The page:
US housing starts in February were at a seasonally adjusted rate of 1,855,000 4.0 per cent below the revised estimate for January 2004 of 1,932,000, but 13.1 per cent above the February 2003 estimate of 1,640,000. Permits were at a seasonally adjusted rate of 1,903,000, 1.5 per cent below the revised January 2004 rate of 1,932,000 but 6.6 per cent above the February 2003 estimate. On a regional basis it was weakness in the major South (-10.6 per cent) and West (-7.5 per cent) markets which led to the drop off in starts. Looking back, 2003 was a bumper year for US housebuilders, however it will be difficult to achieve similar growth in 2004 as these early numbers show. Instead Deutsche Bank analysts expect the market to remain at this strong level and for the number of housing starts to be roughly flat on 2003. Source: US Census Bureau
At the same time, new home sales in January fell by 1.7 per cent to a seasonally annual adjusted rate of 1.106 million from a revised December reading of 1.125 million, but were still 9.6 per cent above the January 2003 estimate of 1.009 million. The supply of housing rose to 4.1 months from 4.0 months in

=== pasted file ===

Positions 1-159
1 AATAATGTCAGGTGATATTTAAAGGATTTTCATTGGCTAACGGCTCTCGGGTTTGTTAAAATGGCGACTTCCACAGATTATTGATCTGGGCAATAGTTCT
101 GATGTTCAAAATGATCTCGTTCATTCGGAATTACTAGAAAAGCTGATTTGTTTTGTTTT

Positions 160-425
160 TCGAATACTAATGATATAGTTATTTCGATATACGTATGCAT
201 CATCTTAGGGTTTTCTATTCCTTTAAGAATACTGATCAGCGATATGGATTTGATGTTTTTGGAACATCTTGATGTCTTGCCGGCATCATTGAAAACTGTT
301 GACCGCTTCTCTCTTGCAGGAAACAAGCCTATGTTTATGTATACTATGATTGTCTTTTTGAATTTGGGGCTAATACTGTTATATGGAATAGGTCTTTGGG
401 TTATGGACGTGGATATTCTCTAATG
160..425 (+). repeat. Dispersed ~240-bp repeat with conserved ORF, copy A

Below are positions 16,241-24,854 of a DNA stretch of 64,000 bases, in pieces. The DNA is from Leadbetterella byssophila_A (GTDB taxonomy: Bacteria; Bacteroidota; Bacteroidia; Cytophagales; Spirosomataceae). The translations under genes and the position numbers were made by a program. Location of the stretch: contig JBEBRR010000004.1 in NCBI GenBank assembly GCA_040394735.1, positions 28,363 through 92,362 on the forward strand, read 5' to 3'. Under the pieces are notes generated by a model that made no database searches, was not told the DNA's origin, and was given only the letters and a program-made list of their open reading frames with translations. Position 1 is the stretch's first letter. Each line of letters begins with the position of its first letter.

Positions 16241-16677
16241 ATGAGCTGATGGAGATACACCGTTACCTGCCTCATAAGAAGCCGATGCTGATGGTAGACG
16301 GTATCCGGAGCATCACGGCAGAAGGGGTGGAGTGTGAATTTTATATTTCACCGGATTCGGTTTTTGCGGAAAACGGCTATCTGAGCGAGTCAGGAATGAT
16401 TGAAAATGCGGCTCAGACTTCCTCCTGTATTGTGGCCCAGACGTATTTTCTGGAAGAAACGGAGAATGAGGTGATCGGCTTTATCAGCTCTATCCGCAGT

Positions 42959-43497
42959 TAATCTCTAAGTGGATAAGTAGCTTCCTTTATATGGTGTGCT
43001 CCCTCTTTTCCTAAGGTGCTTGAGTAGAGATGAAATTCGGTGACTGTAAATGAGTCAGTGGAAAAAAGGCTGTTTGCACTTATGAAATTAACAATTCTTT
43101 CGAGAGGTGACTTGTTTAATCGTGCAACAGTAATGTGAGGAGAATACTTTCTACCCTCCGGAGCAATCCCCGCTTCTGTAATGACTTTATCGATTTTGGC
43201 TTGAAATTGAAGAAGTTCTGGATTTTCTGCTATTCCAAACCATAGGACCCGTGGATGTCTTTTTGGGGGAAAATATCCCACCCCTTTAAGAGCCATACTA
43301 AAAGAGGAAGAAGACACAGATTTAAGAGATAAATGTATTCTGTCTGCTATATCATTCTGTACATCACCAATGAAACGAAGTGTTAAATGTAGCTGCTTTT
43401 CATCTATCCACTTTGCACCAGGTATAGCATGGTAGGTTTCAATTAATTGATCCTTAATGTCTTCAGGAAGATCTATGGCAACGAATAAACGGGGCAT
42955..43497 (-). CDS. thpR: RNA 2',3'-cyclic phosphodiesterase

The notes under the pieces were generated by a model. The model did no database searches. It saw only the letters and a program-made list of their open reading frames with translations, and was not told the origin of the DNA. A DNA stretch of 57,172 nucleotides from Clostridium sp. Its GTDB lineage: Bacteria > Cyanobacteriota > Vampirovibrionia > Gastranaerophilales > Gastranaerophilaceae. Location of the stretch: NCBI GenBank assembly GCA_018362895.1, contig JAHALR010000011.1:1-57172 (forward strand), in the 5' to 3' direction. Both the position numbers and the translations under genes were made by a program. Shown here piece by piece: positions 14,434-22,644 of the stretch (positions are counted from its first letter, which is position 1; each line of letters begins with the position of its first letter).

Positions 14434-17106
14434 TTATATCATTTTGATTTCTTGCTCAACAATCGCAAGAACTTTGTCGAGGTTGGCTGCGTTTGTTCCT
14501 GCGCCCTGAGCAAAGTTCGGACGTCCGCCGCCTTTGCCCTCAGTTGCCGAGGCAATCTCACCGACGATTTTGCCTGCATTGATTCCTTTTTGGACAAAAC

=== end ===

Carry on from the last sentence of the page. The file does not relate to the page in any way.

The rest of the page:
December based on the current level of sales. This is noticeably above the tight Summer levels of 3.5 months, but still well below the historic average of 5.9 months. The drop off in January sales illustrates how it will be difficult for the housing sector to maintain the momentum it finished off with in 2004, even with an improving economy. Deutsche Bank expects a slowdown in the US housing market rather than a collapse.